Parasites and scumbags on the web: a hall of shame

Few people would agree with the phrase “I love and trust marketing companies”. Even having worked in marketing, I would still disagree with this statement. Marketing is primarily about finding ways to persuade people to change their behaviour, in order to commercially benefit a company. This is not hard to do, and decades of psychology study in this field has shown just how easy it is to manipulate people’s actions, by many avenues and methods. However, if you asked people, “are you happy to be manipulated“, I’m confident that most people would say no. This introduces the question of ethics – under what circumstances, and by which methods, is this manipulation/persuasion ok? Similar concerns exist also around the privacy of users, and in the last few years we have seen discussion about the right of users to control how their data is used. I’ve personally had to wrestle with conforming to the GDPR, to determine how we can continue to capture important analytics, while still respecting users, and being honest and transparent about how their data is used.

My point here, is that in our modern online society, maintaining trust of users is incredibly important. Trust is one of those things that is hard to build, and incredibly easy to lose. While people are often naive, they are not stupid. Companies that demonstrate obnoxious or deceptive behaviour may escape scrutiny for some time, but when discovered they are likely to be (rightly) subject to criticism and backlash on social media. It is unfortunate that companies that operate with integrity, may not be commercially rewarded, but rather than seeing such policies as strategically foolish, they should be compared with the possible outcomes and commercial losses from losing the trust of users.

As a result, I think it is appropriate to call out companies for practices that show disregard or disrespect to a user’s time, privacy, or will. Some may call this a rant, but I think bringing truth and light to underhanded or “dark patterns” helps to spread awareness about these practices, and in turn I hope this will discourage companies from such behaviour. Dark patterns’ website has their own list, but I thought I would add and maintain my own too…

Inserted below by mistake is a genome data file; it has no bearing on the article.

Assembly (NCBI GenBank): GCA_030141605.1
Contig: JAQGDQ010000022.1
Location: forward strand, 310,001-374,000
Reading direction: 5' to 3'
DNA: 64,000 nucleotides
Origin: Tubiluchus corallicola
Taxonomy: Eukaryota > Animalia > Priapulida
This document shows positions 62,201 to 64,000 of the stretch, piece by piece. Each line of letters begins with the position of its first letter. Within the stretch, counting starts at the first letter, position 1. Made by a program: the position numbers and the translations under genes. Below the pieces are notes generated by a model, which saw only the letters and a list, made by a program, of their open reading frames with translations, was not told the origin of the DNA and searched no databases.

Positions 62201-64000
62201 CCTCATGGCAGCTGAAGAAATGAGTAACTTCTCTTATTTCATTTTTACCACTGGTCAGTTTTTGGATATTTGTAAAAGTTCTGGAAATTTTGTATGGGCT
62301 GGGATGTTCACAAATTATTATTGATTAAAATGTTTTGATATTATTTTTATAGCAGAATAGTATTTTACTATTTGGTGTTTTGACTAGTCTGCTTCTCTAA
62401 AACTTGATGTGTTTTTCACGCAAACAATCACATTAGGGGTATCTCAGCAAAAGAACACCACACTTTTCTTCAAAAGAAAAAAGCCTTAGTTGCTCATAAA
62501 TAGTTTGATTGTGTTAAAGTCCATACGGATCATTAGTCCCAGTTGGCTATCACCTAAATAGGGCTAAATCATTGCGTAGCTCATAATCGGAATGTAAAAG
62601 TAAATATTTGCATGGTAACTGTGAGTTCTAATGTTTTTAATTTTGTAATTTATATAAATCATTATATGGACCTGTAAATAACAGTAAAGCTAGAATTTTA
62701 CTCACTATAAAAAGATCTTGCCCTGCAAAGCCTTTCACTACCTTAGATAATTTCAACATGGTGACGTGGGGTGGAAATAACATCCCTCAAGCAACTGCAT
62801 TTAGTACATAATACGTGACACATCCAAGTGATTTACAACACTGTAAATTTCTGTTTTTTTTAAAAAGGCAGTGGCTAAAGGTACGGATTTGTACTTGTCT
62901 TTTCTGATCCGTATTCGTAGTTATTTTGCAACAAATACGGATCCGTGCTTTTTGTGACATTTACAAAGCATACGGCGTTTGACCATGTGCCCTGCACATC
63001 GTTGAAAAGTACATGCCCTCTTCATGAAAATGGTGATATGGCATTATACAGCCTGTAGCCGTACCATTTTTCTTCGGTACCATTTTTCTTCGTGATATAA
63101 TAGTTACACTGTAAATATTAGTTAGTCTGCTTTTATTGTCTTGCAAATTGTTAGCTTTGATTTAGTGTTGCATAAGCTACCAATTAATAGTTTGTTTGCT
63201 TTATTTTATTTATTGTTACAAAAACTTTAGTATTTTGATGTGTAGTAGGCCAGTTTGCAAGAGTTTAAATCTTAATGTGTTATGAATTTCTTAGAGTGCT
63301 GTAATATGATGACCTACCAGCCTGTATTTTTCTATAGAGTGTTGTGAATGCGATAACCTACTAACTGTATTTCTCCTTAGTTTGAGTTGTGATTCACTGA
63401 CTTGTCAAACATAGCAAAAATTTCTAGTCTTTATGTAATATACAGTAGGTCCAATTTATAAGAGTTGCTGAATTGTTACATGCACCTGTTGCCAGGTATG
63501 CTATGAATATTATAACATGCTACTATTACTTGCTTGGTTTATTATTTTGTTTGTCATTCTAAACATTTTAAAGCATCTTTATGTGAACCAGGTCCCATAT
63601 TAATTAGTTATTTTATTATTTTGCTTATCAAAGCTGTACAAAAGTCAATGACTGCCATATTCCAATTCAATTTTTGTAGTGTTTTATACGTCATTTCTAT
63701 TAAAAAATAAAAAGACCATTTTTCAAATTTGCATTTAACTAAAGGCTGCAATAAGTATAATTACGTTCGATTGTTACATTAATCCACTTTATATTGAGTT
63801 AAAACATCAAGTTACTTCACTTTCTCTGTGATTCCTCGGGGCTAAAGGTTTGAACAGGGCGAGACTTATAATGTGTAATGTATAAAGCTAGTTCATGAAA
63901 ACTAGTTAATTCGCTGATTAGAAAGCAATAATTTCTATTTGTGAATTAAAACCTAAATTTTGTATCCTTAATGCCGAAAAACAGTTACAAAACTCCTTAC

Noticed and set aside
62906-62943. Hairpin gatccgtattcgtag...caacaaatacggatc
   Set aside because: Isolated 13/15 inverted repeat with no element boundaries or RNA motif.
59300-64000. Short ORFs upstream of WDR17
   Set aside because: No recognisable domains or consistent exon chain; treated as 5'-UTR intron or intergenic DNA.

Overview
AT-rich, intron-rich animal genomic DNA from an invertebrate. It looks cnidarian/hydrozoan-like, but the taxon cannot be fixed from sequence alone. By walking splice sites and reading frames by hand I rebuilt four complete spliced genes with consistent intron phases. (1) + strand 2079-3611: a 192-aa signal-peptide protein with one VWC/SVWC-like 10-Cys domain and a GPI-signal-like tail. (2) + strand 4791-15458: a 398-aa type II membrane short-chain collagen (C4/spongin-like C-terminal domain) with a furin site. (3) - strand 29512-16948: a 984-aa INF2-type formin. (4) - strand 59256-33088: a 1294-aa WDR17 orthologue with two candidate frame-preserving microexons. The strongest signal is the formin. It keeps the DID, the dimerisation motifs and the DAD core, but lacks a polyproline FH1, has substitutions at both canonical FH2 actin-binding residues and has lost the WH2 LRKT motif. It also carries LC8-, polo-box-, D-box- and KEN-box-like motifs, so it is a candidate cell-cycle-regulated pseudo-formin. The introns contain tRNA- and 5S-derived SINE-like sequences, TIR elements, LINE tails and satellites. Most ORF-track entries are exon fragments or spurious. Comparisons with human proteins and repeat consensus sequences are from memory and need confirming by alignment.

Hall of shame

  1. ReadCube: Readcube partners with Wiley to provide in-browser PDF reading. Why scumbag? ReadCube literally hijacks “get PDF” requests by users and instead redirects users to a DRM laden (usage rights controlled) in-browser view. Users are unfairly subject to tracking of their behaviour without granting explicity permission, and complete agreement to the ReadCube terms of service is also assumed implicitly without ever getting the users agreement. The only way to avoid and disable ReadCube ePDF is to agree to have a “disable cookie” added to your browser. While they have suffered backlash and criticism for their behaviour, they are unrepentant and have doubled down to whitewash their practices. In their response, they successfully ignore the elephant in the room: when a user clicks “get PDF”, they want a PDF. Their primary users (the global research community) would be arguably one of the most intelligent cohorts in the world, so I think it is condescending and obnoxious to assume users will be happy with anything other than a PDF.
  2. Dropbox: even after signing up to a paid account (not cheap!), users are still subject to heavy marketing by dropbox to upgrade to their business offerings with no way to opt out. This behaviour is obnoxious, and shows disrespect for the user’s decision.
  3. Kogan: “Made an order with Kogan? Oh, that must mean you want us to start sending you unsolicited advertisements by email again, so we’ve added you back to our newsletter! Here’s your first email: Welcome Back to Kogan.com! Do we care you you unsubscribed after your last purchase, the purchase before it, and the one before that? Nope, not a chance! Here, have some more emails yet again!” Kogan, your marketing department is a bunch of twits obnoxious.

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